Monday, December 20, 2010

Creating example datasets for collaboration with other Stata users

I'm lucky to be in a research environment where most of my colleagues and students use Stata.  Also, I regularly participate on Statalist.  Both of these have helped pushed me to periodically refine my habits when it comes to communicating about Stata.

When it comes to asking questions on Statalist, I've tried to stick closely to the Statalist FAQ and other tips mentioned by William Gould on the Stata NEC Blog.  However, for answering questions on Statalist, I find Maarten Buis's page on his Statalist postings especially helpful .

I've learned a lot from Maarten's FAQ about
(1) the types of questions that are not obvious to others on Statalist (and this tends to translate over to my students & colleagues as well) and
(2) ways to minimize this confusion by doing things as simple as creating clearly marked, self-contained working examples of code or using commenting to help create a roadmap for the code in an example as well as avoid issues with wrapping of code.

When it comes to creating clearly marked, self-contained examples for others, there are a couple of standard tools:
  • Using a canned Stata dataset for the example (as Maarten mentions )
  • Creating a fake dataset using a variety of -generate-, -replace-, or random data functions.  See my previous post about adding a random, fake string function (-ralpha-) to this set of tools.
  • Finally, if you cannot easily get the structure you need for an example from a canned or easily -generate-d dataset, you can always create a data example using -input-
The idea behind -input- is that I can insert a working example into a do-file or Statalist posting that is self-contained.  Running the code below will -input- this data example into Stata's memory:

***************!
clear
inp   str14(state) pop str2(state2) divorce region marriage pop65p
"Alabama" 3893888 "AL" 26745 3 49018 440015
"Alaska" 401851 "AK" 3517 4 5361 11547
"Arizona" 2718215 "AZ" 19908 4 30223 307362
"Arkansas" 2286435 "AR" 15882 3 26513 312477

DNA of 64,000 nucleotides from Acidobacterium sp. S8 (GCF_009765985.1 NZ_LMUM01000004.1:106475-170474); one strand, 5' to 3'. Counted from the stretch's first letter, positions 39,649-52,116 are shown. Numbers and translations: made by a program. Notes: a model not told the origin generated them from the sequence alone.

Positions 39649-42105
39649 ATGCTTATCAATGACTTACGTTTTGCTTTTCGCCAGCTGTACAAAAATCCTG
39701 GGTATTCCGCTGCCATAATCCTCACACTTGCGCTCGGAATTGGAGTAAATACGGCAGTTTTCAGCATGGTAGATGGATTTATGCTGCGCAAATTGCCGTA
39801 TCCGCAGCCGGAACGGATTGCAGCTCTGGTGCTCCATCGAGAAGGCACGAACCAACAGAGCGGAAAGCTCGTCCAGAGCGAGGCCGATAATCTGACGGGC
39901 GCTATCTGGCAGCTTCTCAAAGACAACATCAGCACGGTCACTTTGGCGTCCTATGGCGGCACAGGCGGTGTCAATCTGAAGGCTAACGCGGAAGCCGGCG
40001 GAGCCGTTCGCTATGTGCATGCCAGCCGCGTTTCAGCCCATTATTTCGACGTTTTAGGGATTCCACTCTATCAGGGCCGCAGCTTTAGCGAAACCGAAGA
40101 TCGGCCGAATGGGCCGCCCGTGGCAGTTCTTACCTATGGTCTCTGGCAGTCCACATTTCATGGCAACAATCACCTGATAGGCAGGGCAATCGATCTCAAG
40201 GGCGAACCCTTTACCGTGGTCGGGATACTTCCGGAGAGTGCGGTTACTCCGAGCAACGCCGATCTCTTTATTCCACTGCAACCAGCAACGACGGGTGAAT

"California" 23667902 "CA" 133541 4 210864 2414250
"Georgia" 5463105 "GA" 34743 3 70638 516731
"Hawaii" 964691 "HI" 4438 4 11856 76150
"Idaho" 943935 "ID" 6596 4 13428 93680
"Illinois" 11426518 "IL" 50997 2 109823 1261885
"Indiana" 5490224 "IN" 40006 2 57853 585384
"Iowa" 2913808 "IA" 11854 2 27474 387584
"Kansas" 2363679 "KS" 13410 2 24847 306263
"Kentucky" 3660777 "KY" 16731 3 32727 409828
"Louisiana" 4205900 "LA" 18108 3 43460 404279
"Maine" 1124660 "ME" 6205 1 12040 140918
"Maryland" 4216975 "MD" 17494 3 46278 395609
"Massachusetts" 5737037 "MA" 17873 1 46273 726531
"Michigan" 9262078 "MI" 45047 2 86898 912258
end
***************!



This example is from the canned "census.dta" Stata dataset.  Running the code above will create a dataset with 7 variables (2 string, 5 numeric) and 22 observations.

If this were a subset of my data and I wanted to post a question or answer to Statalist using this subset of data, I could copy and paste a few lines into a do-file editor (or other text editor) and then do the following to make it a self-contained example dataset:
  1. manually add the -clear-, -input-, and -end- commands
  2. manually write the variable names and formats (really you only need the formats for string variables)
  3. manually (or via Ctrl+F) add double quotes around all the values of the string variables (state and state2 in the example above)

I do this for many of my Statalist questions and answers--it may not sound like much to get a dataset ready for sharing with others, but I find it tedious at times. Many times I've created these and then realize that I've missed a couple of example observations that have what I need to make the point, so I have to redo part or all of the -input- statement.

So, I finally got around to writing a program that would do all the work of writing this -input- statement from the data in memory.  It's called -writeinput.ado-

The idea behind -writeinput.ado- is that you can indicate which variables, observations, and conditions to write to a do-file, then you can include this do-file code in other do-files or Statalist postings.  The syntax is:


writeinput varlist [if] [in] using "newdofile.do"  [, Replace noCLEAR ]


where the options are defined as:

Replace -   replace existing do-file
clear -   insert a -clear- command to the top of the new do-file. Clear is the default, type noclear to avoid adding the -clear- command for when you want the -input- command to add data to existing data.






So, to obtain the example dataset I included above, you would do the following:

**************!
sysuse cancer.dta, clear
writeinput state pop state2 divorce region marriage pop65r in 1/22 using "test.do", r 
**************!


Here are some other examples:

**********************!
which writeinput
sysuse auto, clear
**
g make2 = make
**
writeinput make mpg price for in 1/5 ///
using "test1.do", r n noclear

writeinput make mpg price for ///
if for==0 using "test2.do", r n

writeinput make price for make2 price mpg ///
if for==1 in 1/50 using "test3.do", r
**
type "test3.do" //<-- type the saved file
**********************!

You can get -writeinput.ado- from here or here.

2 comments:

  1. I suppose you mean Maarten Buis instead of Maartin Buis. You are not the first (and probably not the last):

    ReplyDelete
  2. Yes, sorry about that Maarten. I've corrected the misspelling in the post. Thanks.

    ReplyDelete